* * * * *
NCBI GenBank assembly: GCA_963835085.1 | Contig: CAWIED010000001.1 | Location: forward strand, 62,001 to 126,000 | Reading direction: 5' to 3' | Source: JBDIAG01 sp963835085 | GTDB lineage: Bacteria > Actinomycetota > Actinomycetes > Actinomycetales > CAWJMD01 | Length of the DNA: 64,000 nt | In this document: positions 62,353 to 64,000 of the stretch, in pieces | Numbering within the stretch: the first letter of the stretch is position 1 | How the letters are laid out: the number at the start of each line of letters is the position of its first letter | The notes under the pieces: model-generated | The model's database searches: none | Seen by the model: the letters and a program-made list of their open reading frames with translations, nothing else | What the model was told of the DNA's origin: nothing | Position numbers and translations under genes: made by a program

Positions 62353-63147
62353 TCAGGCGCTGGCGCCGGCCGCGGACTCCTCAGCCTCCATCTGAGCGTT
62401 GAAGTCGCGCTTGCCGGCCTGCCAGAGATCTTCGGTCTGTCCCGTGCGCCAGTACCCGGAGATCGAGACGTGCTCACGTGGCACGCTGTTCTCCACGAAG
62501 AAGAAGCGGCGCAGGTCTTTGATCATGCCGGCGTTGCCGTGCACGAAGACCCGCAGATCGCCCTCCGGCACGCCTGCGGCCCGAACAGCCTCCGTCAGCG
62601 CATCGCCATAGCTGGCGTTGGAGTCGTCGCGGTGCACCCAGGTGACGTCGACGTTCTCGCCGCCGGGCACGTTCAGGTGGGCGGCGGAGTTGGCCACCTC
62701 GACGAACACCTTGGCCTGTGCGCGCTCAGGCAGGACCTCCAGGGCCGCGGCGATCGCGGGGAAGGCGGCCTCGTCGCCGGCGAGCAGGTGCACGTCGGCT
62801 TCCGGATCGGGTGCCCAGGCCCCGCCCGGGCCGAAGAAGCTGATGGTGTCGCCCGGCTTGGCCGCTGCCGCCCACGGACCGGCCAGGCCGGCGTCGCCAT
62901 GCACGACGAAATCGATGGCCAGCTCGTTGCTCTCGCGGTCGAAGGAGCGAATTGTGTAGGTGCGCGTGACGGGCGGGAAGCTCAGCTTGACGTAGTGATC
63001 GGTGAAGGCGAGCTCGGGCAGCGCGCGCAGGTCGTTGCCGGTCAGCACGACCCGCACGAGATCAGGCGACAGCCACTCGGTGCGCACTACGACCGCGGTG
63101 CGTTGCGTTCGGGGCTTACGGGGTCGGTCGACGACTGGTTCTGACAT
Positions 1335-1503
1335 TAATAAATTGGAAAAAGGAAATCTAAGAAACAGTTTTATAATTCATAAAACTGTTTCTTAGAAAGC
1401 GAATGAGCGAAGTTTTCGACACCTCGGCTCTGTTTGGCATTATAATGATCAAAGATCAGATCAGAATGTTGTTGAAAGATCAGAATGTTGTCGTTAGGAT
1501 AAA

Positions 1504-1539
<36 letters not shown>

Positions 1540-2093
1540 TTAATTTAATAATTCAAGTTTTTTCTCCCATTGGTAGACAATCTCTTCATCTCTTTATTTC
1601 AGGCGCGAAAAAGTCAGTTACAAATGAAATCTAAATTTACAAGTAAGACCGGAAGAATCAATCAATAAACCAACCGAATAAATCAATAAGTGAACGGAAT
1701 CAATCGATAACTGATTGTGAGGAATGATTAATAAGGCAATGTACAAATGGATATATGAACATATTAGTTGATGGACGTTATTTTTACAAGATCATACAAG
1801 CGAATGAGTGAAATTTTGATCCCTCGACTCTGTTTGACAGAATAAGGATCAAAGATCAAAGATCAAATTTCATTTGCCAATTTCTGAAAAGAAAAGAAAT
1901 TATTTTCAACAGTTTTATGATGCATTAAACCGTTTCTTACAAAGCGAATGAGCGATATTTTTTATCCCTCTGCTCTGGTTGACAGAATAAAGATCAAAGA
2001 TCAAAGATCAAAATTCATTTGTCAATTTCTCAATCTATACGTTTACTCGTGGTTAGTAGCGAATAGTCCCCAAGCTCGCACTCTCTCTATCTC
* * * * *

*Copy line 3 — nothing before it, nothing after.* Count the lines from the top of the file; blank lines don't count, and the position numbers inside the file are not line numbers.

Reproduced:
62353 TCAGGCGCTGGCGCCGGCCGCGGACTCCTCAGCCTCCATCTGAGCGTT